Academic journal article The Science Teacher

Student Lab Manual for Argument-Driven Inquiry in Physics, Volume 1

Academic journal article The Science Teacher

Student Lab Manual for Argument-Driven Inquiry in Physics, Volume 1

Article excerpt

Student Lab Manual for Argument-Driven Inquiry in Physics, Volume 1 By Victor Sampson. $19.95. 249 pp. NSTA Press. Arlington, VA. 2017. ISBN: 9781681405797.

This book is a companion volume for the textbook, Argument--Driven Inquiry in Physics, Volume 1. This lab manual complements the book and provides specific methodology for helping students go beyond the rote learning often associated with physics.

Ideas that were introduced in the textbook are emphasized in the laboratory manual. Each lab generally mirrors the Argument-Driven Inquiry (ADI) format described in the text book, though there have been a few modifications and additions. Specifically, the lab manual uses steps of:

1. Introduction and lab handout.

2. Task specifics.

3. Materials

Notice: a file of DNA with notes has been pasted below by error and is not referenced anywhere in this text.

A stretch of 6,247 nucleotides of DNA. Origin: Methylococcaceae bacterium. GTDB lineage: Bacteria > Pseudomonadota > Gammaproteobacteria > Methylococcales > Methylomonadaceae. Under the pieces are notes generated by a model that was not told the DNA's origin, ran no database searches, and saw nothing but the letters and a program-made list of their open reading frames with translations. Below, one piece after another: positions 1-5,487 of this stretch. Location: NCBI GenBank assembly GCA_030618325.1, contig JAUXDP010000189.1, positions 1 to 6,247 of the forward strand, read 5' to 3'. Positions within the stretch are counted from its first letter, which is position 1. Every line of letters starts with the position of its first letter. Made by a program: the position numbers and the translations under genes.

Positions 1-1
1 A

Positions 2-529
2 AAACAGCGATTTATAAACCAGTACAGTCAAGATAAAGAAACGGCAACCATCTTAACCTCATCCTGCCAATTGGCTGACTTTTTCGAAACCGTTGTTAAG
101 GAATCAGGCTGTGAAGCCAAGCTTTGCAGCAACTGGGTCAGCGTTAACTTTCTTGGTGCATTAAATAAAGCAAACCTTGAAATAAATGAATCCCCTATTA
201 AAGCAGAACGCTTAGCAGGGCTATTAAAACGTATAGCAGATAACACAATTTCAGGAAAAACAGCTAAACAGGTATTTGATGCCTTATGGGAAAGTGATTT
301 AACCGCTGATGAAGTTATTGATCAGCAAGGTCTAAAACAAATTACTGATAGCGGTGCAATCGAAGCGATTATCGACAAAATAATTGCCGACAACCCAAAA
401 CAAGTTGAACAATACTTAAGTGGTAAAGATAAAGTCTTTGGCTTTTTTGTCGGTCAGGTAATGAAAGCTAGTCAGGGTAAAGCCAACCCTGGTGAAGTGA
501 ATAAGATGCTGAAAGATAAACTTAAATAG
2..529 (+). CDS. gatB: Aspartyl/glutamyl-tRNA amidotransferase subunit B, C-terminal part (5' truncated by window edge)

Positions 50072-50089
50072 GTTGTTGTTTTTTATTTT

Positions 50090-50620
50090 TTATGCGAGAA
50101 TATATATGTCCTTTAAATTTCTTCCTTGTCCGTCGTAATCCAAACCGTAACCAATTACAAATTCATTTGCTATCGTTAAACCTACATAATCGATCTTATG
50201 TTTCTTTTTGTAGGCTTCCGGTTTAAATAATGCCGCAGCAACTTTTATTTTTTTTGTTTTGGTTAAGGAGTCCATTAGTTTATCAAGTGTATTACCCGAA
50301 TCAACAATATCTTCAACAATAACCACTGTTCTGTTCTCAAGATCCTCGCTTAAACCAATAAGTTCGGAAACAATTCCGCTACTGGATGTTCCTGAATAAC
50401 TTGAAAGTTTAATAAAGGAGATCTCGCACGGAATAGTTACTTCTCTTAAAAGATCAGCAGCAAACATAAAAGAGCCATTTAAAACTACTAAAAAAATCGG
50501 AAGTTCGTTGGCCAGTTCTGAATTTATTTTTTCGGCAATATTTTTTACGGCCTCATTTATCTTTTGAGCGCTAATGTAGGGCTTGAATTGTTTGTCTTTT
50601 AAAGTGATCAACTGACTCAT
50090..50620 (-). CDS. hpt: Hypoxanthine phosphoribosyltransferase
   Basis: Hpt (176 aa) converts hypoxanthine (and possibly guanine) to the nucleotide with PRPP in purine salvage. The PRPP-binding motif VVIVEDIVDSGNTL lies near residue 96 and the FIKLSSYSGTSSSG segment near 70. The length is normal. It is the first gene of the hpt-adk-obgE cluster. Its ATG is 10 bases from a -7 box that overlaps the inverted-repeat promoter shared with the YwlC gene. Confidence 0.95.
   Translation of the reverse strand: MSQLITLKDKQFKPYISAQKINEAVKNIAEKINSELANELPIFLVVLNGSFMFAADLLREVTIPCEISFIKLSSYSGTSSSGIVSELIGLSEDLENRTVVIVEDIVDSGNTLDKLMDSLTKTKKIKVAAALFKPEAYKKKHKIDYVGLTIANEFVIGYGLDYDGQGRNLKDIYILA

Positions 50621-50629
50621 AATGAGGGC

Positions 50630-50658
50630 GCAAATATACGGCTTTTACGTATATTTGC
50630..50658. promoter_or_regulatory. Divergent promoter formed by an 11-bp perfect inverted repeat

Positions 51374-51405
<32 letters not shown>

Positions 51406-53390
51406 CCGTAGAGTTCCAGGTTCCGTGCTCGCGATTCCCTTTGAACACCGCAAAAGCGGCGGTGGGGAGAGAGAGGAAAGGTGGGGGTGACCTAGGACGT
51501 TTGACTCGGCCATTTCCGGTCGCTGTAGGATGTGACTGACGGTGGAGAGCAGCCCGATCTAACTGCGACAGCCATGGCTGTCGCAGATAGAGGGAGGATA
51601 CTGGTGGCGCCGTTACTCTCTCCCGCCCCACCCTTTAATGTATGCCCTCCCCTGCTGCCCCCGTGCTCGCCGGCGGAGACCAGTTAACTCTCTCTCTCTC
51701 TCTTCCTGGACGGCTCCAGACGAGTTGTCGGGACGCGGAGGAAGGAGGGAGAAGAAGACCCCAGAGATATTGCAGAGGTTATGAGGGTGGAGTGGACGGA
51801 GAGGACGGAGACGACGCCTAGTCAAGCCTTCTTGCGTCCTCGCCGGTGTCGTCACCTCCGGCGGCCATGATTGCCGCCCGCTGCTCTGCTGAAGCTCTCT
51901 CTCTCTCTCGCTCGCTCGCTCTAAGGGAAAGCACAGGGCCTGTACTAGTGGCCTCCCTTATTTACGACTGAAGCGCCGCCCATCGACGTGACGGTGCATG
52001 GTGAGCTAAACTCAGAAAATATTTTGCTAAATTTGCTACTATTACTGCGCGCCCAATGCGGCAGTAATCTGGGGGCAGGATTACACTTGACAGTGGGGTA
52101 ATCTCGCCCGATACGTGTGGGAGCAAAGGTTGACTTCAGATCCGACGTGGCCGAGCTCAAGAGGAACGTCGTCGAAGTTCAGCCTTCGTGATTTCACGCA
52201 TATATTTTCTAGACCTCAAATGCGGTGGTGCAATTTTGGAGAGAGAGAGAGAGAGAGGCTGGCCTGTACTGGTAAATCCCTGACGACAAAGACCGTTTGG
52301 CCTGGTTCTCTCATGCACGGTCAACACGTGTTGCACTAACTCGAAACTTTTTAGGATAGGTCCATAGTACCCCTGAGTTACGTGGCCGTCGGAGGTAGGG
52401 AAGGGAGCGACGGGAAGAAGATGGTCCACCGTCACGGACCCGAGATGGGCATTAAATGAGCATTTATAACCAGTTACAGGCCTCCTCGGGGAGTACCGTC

4. Safety.

5. Determining whether an investigation proposal is needed.

6. Getting started.

7. Connection to the nature of scientific knowledge and inquiry.

8. Initial argument.

9. Argumentation session.

10. Report (using double-blind peer reviews).

11. Check-out questions.

By following these steps used in each of the labs, a student will become familiar and comfortable with the processes related to real science. Real science is probably nowhere more evident than in the double-blind peer review. Here, students bounce their ideas off peers and write rough drafts of a report without it being graded by the teacher. Only when all the feedback is received does the final report get written and then submitted for a grade.

Labs used in the manual are not "cookie cutter" in nature because the students are presented with the opportunity of making some choices and having options. They can decide which data to collect and generally how to collect it. Some guiding questions are provided, but there is a good deal of autonomy, just as an adult scientist might have.

One intriguing aspect is the idea of argumentation. As students mimic a scientific conference with poster sessions, they go from lab station to lab station and critique, challenge, and praise the work that has been done. …

Search by... Author
Show... All Results Primary Sources Peer-reviewed

Oops!

An unknown error has occurred. Please click the button below to reload the page. If the problem persists, please try again in a little while.